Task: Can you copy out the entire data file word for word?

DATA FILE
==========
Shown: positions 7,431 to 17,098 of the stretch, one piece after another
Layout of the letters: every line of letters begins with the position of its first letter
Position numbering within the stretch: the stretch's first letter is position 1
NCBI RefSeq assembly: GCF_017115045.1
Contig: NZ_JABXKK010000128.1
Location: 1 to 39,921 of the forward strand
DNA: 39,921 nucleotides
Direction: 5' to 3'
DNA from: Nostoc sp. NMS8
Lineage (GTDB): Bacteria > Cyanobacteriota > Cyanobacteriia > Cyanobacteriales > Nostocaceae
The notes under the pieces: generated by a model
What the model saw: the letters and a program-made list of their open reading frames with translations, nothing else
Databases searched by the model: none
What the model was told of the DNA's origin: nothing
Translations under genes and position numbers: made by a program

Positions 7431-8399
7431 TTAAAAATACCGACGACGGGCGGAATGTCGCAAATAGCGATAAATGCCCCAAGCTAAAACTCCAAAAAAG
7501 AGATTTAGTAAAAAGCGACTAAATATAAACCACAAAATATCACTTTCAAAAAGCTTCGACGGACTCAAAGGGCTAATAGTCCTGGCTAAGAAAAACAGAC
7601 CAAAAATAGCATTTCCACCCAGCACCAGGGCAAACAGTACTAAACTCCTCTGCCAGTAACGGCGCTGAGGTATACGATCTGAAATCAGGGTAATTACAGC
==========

Shown: positions 7,431 to 17,098 of the stretch, one piece after another
Layout of the letters: every line of letters begins with the position of its first letter
Position numbering within the stretch: the stretch's first letter is position 1
NCBI RefSeq assembly: GCF_017115045.1
Contig: NZ_JABXKK010000128.1
Location: 1 to 39,921 of the forward strand
DNA: 39,921 nucleotides
Direction: 5' to 3'
DNA from: Nostoc sp. NMS8
Lineage (GTDB): Bacteria > Cyanobacteriota > Cyanobacteriia > Cyanobacteriales > Nostocaceae
The notes under the pieces: generated by a model
What the model saw: the letters and a program-made list of their open reading frames with translations, nothing else
Databases searched by the model: none
What the model was told of the DNA's origin: nothing
Translations under genes and position numbers: made by a program

Positions 7431-8399
7431 TTAAAAATACCGACGACGGGCGGAATGTCGCAAATAGCGATAAATGCCCCAAGCTAAAACTCCAAAAAAG
7501 AGATTTAGTAAAAAGCGACTAAATATAAACCACAAAATATCACTTTCAAAAAGCTTCGACGGACTCAAAGGGCTAATAGTCCTGGCTAAGAAAAACAGAC
7601 CAAAAATAGCATTTCCACCCAGCACCAGGGCAAACAGTACTAAACTCCTCTGCCAGTAACGGCGCTGAGGTATACGATCTGAAATCAGGGTAATTACAGC